No one reads the back of pet food labels, according to Jim Barritt, government and regulatory affairs manager for Mars Petcare US, because they are so confusing and overwhelming. His assessment derived from discussion sessions held by his company with pet food-buying consumers in 2013; he presented the findings during the 2015 Feed and Pet Food Joint Conference last fall to update participants on a Pet Food Institute (PFI) task force formed to try and have some influence on potential new pet food labeling rules that might arise as part of the Food and Drug Administration (FDA) Amendment Act, passed in 2007 after the melamine-related pet food recalls.

Even pet owners who do read the back of pet food packaging look only at the first two to three ingredients, the percentage of protein (and possibly fat) and serving sizes (if the shopper is considering a new brand), Barritt said. The guaranteed analysis is a particular source of bewilderment for pet food shoppers, some of whom recommended having a Nutrition Facts box similar to what appears on human food products—even though many of the consumers don’t understand that information either, at least they’re familiar with it. (The task force has in fact recommended to FDA that a Nutrition Facts box be added to pet food labels, along with other changes.)

Interpreting pet food labels

Barritt’s information and comments came to mind after someone shared with me an article, How to Interpret Pet Food Labels, published in the August/September issue of Mother Earth News. To me, the article symbolizes both the problems and the promise of pet food labels.

First, I want to commend Mother Earth News and the writer, Hannah Kincaid, for tackling the subject. For a publication that bills itself as the “longest-running sustainable-lifestyle magazine,” the topic of pet food labels seems a little far afield, though the website also proclaims the medium as the “original guide to living wisely.” And no doubt many of Mother Earth News’ readers have pets that they want to choose wisely and, possibly, sustainably for. (Kincaid herself has two dogs.)

While Kincaid’s overview is pretty basic, that seems to meet the comprehension level of most pet owners when it comes to pet food labels, as indicated by the Mars research. And, in a somewhat pleasant surprise, the information she presents is generally accurate and on point. She seems to have fallen for some of the popular concepts and prevalent myths about pet food and pet nutrition—a hyper focus on protein, the notion that all by-products are bad, the calling out of specific “red flag” ingredients—but otherwise does a good job of explaining how pet food labels are regulated, which terms are defined and which are truly just marketing.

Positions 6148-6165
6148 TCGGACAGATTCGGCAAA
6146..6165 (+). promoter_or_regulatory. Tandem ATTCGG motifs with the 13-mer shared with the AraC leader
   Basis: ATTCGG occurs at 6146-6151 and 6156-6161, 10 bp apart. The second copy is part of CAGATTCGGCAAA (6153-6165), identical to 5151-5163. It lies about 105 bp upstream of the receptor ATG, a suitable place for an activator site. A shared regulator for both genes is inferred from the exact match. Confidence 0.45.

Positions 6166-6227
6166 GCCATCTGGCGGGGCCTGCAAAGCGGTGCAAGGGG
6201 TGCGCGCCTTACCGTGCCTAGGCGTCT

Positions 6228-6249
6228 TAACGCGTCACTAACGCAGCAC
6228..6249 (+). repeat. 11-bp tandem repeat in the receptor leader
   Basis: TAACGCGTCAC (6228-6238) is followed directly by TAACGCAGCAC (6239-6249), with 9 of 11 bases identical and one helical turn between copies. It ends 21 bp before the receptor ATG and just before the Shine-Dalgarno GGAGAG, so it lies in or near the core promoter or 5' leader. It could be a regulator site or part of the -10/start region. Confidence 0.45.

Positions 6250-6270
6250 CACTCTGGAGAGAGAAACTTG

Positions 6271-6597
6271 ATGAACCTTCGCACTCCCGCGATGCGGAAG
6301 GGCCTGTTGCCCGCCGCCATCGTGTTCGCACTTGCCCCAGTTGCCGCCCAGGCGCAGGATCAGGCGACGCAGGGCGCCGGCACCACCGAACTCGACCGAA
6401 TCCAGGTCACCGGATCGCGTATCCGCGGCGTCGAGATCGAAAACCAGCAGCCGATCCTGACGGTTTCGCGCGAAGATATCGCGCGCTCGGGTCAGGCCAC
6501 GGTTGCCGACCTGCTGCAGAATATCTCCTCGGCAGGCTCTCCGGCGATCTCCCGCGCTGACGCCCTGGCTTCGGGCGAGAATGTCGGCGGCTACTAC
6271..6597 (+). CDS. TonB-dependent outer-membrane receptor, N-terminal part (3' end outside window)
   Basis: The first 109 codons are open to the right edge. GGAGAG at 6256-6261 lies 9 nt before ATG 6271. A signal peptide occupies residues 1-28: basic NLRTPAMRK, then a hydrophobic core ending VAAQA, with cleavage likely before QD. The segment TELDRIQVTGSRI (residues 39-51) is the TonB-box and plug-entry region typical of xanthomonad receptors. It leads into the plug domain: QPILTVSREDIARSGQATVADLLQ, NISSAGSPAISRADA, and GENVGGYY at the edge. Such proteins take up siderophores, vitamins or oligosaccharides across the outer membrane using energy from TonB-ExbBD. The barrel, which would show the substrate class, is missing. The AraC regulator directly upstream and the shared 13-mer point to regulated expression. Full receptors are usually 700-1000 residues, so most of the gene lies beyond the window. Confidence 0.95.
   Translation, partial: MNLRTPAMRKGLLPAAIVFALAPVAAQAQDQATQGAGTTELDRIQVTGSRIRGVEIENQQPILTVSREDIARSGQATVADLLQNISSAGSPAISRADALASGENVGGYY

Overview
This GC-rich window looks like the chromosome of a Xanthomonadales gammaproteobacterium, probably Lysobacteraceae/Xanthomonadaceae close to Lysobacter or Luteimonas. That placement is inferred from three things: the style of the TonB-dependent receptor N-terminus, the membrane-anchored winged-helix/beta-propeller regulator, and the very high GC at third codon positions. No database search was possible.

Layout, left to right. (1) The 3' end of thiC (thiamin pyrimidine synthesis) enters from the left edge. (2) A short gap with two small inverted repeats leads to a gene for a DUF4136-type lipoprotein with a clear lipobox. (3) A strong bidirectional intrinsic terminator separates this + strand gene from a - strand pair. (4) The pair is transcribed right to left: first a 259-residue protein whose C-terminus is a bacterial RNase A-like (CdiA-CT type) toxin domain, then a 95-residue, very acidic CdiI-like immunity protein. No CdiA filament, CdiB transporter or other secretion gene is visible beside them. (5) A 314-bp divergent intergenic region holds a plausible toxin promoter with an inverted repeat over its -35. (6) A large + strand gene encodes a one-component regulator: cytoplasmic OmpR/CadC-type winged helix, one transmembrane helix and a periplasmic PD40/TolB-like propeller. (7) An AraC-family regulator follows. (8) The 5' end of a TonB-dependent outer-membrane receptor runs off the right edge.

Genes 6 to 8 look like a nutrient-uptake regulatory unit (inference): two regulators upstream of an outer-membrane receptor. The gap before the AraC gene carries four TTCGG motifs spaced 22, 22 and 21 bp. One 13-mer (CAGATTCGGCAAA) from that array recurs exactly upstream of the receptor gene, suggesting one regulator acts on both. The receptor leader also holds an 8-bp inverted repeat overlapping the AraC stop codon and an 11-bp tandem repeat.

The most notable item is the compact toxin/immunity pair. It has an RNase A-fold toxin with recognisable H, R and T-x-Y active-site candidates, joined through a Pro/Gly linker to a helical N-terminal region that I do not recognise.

Human food and pet food labels don't match up

Some of the information is just too basic and not helpful, I’m afraid. About the guaranteed analysis, Kincaid writes: “Much like human food, the guaranteed analysis on any package or can of pet food will tell you the overall fat, protein, fiber and moisture content of the food. Look for a healthy balance of nutrients and moisture.” (This is part of a tip box that apparently appears in the printed article but not online.)

Hmmm. Well, as the Mars consumer sessions indicated, labels for human food rarely have a guaranteed analysis anymore; they have Nutrition Facts boxes (which might have the guaranteed analysis buried within them). So that analogy just won’t hold for most consumers. And, what exactly is a “healthy balance” of nutrients and moisture for a dog or cat? Most pet owners don’t know; many of us don’t even know what that balance is for ourselves.

Understanding proper pet nutrition

Also, despite her focus on protein ingredients, Kincaid is not forceful enough in explaining just how dangerous a vegetarian diet is for a cat. She does quote the Humane Society of the United States (another surprise): “It’s unfair and unrealistic to impose human ethical standards on cats. And forcing a cat to eat a diet that isn’t based on meat imperils its health and its life.” But she doesn’t fully clarify why cats are true carnivores or completely shut down vegetarianism as an option for cats: “If you insist on feeding your cat a vegetarian diet, consider personally adding vitamin and mineral supplements to its food.” (In what amounts and from what sources? That’s a pretty scary recommendation.)

In terms of pet food labels, the real problem behind these and other points of misinformation in Kincaid’s article is the fundamental lack of understanding about pet nutrition among the millions of people around the world who consider their pets part of the family. There is a strong analogy between that and human nutrition/human food labels, but at least with our own nutrition, we can communicate with medical professionals, and we can experience directly how we feel in terms of what we eat. The experience for our pets is much fuzzier to us.

Yet, there is so much promise for clearer, simpler labeling for human and pet foods alike. Based on consumer suggestions, PFI’s task force has recommended some sound changes. In addition, the Association of American Feed Control Officials (AAFCO) is convening its own working group to explore the possibility of “modernizing” pet food labeling. Unfortunately, that description doesn’t inspire confidence that we’ll see progress any time soon, particularly given AAFCO’s typical snail’s pace. But at least it’s on the radar screen and could also help inform and influence potential new regulations from the equally sloth-like FDA.

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dphillips@wattglobal.com